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dc.contributor.advisor Peri, David W.
dc.contributor.author Huffman, Mary J.
dc.date.accessioned 2018-07-30T18:03:12Z
dc.date.available 2018-07-30T18:03:12Z
dc.date.issued 1995
dc.identifier.citation Huffman, Mary. 1995. An Examination of the Kashaya Pomo Community at the Haupt Ranch. Northwestern Sonoma County: A Case Study for Preservation and Planning. Cultural Resources Management Program, Sonoma State University. en_US
dc.identifier.uri http://hdl.handle.net/10211.3/205279
dc.description.abstract Purpose of the study: The Kashaya Pomo, also known as the Kashia Pomo, the Southwestern Pomo, the Stewart's Point Pomo, the Gualala Indians, and the Haupt Ranch Indians, moved from the Russian Fort Ross to the Haupt Ranch in approximately 1857-59 or 1868-70. Their community at Ross (ca. 1811-1859) and Haupt Ranch (ca. 1857-1919) adapted creatively to, but were not engulfed by, the introduced cultures of either. The purpose of this study is to increase our understanding of how the People were able to accommodate introduced culture, yet retain clear cultural continuity. This study examines the available ethnographic and historical data, compares this data with oral accounts given by descendants, evaluates the potential archaeological data present at the Haupt Ranch, and presents strategies for preservation and protection of the site. Procedure: The sources for the written, oral, and archaeological record of the community and its capacity to retain cultural continuity while in close contact with foreign cultures was examined and compared. The potential for unrecovered introduced material culture at the Ranch to provide information about the complex interactions between the Kashaya themselves and with their neighbors was explored and research questions were posed. Findings: Pre-contact social fluidity of the Kashaya prepared them to adapt to and incorporate foreign language and traditions within their own cultural system without drastic modification of their own cultural identity. What is not known is how the Kashaya used and interpreted the items of material culture they acquired via contact with the Russians and ranchers. Archaeological data, however, holds the potential to answer questions about the use and manipulation of introduced material culture and to increase our comprehension of the uniqueness or commonness of this phenomenon through cross comparisons with similarly situated groups. Conclusions: Preservation of the Haupt Ranch archaeological site is necessary to protect the data potential necessary for understanding the use and adaptation of introduced material culture of the Russians and ranchers who became their neighbors from 1811-1919. en_US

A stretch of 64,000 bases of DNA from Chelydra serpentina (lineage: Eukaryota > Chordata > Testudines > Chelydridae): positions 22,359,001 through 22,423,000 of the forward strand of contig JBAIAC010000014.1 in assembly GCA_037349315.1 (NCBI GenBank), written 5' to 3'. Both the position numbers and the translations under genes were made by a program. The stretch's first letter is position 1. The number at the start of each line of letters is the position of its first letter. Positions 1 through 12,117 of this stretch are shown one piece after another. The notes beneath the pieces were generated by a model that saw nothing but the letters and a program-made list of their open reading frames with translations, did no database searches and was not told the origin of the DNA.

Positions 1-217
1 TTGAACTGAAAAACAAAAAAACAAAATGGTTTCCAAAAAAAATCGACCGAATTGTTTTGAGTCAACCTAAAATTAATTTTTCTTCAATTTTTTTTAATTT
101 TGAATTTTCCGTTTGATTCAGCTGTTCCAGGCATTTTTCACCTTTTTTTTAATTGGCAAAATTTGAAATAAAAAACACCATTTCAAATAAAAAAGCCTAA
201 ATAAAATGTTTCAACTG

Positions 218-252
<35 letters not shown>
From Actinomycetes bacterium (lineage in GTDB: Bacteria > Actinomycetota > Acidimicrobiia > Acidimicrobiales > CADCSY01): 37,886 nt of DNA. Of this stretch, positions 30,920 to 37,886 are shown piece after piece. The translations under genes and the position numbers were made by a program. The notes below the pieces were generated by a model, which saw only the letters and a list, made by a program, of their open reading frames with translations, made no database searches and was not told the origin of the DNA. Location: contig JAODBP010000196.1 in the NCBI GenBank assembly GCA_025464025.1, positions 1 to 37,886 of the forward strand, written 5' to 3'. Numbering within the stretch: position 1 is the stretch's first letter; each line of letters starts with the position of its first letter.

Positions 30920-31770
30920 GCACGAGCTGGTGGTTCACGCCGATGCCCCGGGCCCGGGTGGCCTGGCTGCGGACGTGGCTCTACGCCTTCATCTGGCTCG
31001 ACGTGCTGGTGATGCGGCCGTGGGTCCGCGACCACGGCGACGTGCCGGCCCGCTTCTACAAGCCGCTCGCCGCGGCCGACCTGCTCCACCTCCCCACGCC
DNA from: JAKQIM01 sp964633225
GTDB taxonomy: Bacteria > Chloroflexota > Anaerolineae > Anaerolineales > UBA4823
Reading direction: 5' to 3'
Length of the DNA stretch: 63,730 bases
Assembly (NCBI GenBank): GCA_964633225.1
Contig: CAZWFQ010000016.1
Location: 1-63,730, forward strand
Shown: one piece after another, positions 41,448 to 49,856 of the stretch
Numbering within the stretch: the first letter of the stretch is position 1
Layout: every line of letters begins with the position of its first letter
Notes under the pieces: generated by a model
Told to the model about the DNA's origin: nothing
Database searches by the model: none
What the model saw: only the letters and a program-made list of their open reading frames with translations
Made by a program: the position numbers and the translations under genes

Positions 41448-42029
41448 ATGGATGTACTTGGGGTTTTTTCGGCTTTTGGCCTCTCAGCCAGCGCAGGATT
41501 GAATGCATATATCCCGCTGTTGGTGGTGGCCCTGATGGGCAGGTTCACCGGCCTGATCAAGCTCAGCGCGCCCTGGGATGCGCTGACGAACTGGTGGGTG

dc.language.iso en_US en_US
dc.publisher Cultural Resources Management Program, Sonoma State University. en_US
dc.title An Examination of the Kashaya Pomo Community at the Haupt Ranch. Northwestern Sonoma County: A Case Study for Preservation and Planning en_US
dc.type Thesis en_US
dc.contributor.sonomaauthor Huffman, Mary J.
dc.contributor.committeeMember Purser, Margaret, Ph.D.
dc.contributor.committeeMember Patterson, Victoria, Ph.D.

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